Add in his reserve infielder work between the Gregorius and Castro injuries and you get a .293/.313/.379 (83 wRC+) batting line. Is it an empty .293 batting average? Oh yes. Torreyes never walks and he doesn’t have much power, and he doesn’t really steal bases either. You’re getting singles and that’s it. And you know what? Torreyes has provided the Yankees with enough singles this year to hold down the fort while Gregorius was hurt and Castro is hurt.

You know who Torreyes is? He’s the 2017 version of 1996 Mariano Duncan, only without the catch phrase. The Yankees signed Duncan to be their utility infielder that year and Tony Fernandez’s injury pushed him into the starting lineup. It’s a common misconception that the Fernandez injury opened the door for Derek Jeter. No. Jeter was slated to start at shortstop all along. The Fernandez injury meant no veteran safety net for the rookie, Duncan at second, and Andy Fox on the bench.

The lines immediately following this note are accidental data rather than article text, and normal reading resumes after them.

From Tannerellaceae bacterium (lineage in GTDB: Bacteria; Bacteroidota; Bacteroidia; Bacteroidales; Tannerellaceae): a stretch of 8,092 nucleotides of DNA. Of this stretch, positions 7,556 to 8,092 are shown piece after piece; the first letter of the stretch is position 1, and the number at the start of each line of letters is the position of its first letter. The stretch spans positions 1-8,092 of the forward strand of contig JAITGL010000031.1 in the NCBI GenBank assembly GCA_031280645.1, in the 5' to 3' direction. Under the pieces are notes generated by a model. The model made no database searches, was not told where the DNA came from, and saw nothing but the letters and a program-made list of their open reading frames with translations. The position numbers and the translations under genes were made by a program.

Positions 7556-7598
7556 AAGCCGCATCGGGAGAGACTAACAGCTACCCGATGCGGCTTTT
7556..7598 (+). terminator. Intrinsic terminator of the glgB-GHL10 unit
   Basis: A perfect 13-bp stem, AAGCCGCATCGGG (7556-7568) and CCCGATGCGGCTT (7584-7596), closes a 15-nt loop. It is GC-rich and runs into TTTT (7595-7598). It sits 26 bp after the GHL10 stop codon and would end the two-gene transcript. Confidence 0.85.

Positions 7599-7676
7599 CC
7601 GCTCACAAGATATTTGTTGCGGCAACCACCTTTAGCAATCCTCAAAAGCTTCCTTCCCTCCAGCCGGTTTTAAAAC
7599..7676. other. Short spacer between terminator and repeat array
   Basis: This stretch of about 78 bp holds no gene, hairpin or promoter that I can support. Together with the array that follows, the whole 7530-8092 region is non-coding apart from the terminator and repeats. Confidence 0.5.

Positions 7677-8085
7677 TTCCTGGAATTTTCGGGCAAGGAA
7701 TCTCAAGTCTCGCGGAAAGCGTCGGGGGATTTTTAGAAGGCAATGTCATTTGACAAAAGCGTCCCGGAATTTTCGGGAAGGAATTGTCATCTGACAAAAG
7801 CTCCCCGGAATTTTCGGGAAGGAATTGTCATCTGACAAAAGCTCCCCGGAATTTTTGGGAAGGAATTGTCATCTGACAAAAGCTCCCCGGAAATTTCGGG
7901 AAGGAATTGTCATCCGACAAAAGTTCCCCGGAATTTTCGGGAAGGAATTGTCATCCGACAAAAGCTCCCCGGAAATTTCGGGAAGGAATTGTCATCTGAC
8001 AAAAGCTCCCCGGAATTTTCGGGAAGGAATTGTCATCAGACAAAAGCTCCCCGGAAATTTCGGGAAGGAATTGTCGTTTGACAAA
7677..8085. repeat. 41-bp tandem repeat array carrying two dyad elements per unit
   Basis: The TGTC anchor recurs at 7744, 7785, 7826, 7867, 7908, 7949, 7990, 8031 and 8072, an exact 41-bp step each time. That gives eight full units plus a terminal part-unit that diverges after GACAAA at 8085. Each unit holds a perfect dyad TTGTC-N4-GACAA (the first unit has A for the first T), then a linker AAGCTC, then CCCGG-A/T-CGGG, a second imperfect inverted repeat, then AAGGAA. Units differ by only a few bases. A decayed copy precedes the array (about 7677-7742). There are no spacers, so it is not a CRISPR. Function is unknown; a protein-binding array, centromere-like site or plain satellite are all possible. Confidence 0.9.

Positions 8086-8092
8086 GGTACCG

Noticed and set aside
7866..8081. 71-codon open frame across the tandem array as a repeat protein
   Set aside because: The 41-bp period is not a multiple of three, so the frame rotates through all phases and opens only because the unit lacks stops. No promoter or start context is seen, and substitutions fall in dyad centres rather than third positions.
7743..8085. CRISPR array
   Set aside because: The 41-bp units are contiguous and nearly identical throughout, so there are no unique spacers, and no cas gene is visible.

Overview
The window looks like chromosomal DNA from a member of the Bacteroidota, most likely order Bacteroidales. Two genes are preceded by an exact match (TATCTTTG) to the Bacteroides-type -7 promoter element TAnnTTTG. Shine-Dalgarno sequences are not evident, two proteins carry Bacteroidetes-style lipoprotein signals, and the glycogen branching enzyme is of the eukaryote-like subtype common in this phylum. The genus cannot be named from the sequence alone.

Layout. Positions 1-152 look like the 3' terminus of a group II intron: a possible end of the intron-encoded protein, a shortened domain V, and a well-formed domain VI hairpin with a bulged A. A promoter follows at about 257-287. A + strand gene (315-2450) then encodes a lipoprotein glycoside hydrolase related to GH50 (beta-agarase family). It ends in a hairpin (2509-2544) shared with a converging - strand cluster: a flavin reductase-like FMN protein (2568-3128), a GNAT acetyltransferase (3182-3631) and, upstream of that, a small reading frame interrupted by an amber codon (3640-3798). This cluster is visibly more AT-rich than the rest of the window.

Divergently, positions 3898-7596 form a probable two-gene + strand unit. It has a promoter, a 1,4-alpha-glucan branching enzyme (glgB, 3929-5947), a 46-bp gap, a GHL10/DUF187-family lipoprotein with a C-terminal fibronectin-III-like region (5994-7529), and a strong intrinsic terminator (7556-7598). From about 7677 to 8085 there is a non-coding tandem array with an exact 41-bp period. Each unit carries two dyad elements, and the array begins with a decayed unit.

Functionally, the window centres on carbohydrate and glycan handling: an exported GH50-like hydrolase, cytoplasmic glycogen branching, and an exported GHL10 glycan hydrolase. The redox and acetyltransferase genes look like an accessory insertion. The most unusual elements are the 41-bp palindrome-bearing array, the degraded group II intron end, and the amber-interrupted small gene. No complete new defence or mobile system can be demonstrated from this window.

Anyway, Duncan stepped into the lineup for Fernandez and inexplicably hit .341/.352/.500 (114 wRC+) in 417 plate appearances. He hit .272/.297/.407 (89 wRC+) in his previous 2,100 plate appearances. And yet, when the Yankees needed him to cover for the injured Fernandez, Duncan went out and did more than anyone could have reasonably expected. That’s what Torreyes is doing now. He’s younger than Duncan was in 1996 (33) and isn’t hitting for the same power, but he’s moved into the lineup and contributed.

“The routine that I have, that allows me to prepare every day. It doesn’t matter what base, but if I follow the routine every day, it keeps me ready to play any base everyday,” said Torreyes to Chris Ryan. “My job here is to be the utility player here. To be ready to play any base here. We need Castro back, we need his bat in the lineup. You have to know what your job is, and my job is to be the utility player on this team.”